Internal Company Policies
Companies, especially those that fall under Title VII jurisdiction, have policies in place to handle sexual harassment internally. This process often involves working with the HR department or representatives to report and mediate the incident. In most cases, this can be enough to reach a satisfactory outcome since companies, at the least, want to avoid the other significant liabilities that are associated with sexual harassment cases.
Unless the sexual harassment that you experience involves clear criminal action (i.e. sexual violence like sexual assault), it is important to follow the policies in place within the company. Many legal jurisdictions prefer to have companies resolve these issues without the influence of law enforcement as it can have negative effects for the company overall. If you do not follow the policies within the company, there is a chance that your case will be dismissed from court. If the internal process fails, FEP agencies and EEOC can be involved in the resolution process.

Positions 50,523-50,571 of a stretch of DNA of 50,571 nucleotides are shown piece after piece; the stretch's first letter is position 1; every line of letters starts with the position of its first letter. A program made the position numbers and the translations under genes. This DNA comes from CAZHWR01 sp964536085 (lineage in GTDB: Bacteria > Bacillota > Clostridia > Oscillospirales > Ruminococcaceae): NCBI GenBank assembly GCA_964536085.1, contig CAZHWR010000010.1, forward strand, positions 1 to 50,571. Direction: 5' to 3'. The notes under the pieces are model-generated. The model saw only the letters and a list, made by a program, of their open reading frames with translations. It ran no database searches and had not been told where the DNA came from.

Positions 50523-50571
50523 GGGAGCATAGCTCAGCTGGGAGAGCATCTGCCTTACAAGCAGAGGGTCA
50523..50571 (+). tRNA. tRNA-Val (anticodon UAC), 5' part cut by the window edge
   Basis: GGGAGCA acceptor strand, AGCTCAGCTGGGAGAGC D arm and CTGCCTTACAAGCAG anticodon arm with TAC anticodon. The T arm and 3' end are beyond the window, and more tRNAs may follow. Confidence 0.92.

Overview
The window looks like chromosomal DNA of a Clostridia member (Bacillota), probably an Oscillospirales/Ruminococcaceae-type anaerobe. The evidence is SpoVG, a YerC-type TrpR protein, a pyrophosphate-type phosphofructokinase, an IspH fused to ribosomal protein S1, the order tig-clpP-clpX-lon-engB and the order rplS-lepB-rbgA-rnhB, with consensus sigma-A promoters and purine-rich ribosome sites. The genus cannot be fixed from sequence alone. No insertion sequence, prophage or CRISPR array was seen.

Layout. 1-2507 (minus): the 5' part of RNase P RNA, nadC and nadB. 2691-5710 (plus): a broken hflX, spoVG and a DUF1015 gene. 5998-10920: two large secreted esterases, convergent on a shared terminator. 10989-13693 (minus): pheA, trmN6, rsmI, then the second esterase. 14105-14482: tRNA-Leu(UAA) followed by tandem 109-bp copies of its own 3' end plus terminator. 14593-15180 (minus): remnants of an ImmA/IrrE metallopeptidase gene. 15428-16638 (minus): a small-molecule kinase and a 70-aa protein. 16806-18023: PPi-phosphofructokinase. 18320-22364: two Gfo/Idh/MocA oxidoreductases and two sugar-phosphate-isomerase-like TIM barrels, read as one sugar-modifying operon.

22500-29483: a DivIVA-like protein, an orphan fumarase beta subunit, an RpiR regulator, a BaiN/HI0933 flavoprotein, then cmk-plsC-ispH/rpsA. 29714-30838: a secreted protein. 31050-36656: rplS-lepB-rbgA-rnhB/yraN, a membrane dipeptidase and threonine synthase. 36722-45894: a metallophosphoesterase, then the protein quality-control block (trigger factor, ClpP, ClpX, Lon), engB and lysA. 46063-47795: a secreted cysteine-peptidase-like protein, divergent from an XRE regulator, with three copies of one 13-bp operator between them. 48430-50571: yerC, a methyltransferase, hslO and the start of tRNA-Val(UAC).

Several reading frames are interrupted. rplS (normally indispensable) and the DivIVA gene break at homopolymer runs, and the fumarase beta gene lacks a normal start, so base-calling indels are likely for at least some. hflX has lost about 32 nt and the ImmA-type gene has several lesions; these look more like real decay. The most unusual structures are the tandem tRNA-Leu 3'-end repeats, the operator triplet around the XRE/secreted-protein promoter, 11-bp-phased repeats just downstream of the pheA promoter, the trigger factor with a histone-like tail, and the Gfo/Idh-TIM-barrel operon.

Resolution processes used by FEP agencies and EEOC involves alternate dispute resolution (ADR) practices. This allows victims and companies to avoid formal legal actions that could hurt both parties financially and in other ways. The primary ADR method used is mediation which has proven to be an effective means of resolving issues.
On the state level, some states have established court systems to hear sexual harassment cases. This court functions much like civil court systems in that both parties are represented in court and can be awarded damages or seek other resolutions. In either case, the results of these processes are usually binding due to the initial agreements signed agreeing to take part in these processes.
In cases where legal actions are not immediately necessary and criminal, victims may file civil lawsuits against companies and individuals under the right conditions. To do this, the employee must:
- Follow the internal processes for the company without resolution.
- Complete the EEOC or FEP process without resolution and without having the case dismissed.
- The employee receives the right-to-sue notice from EEOC or FEP.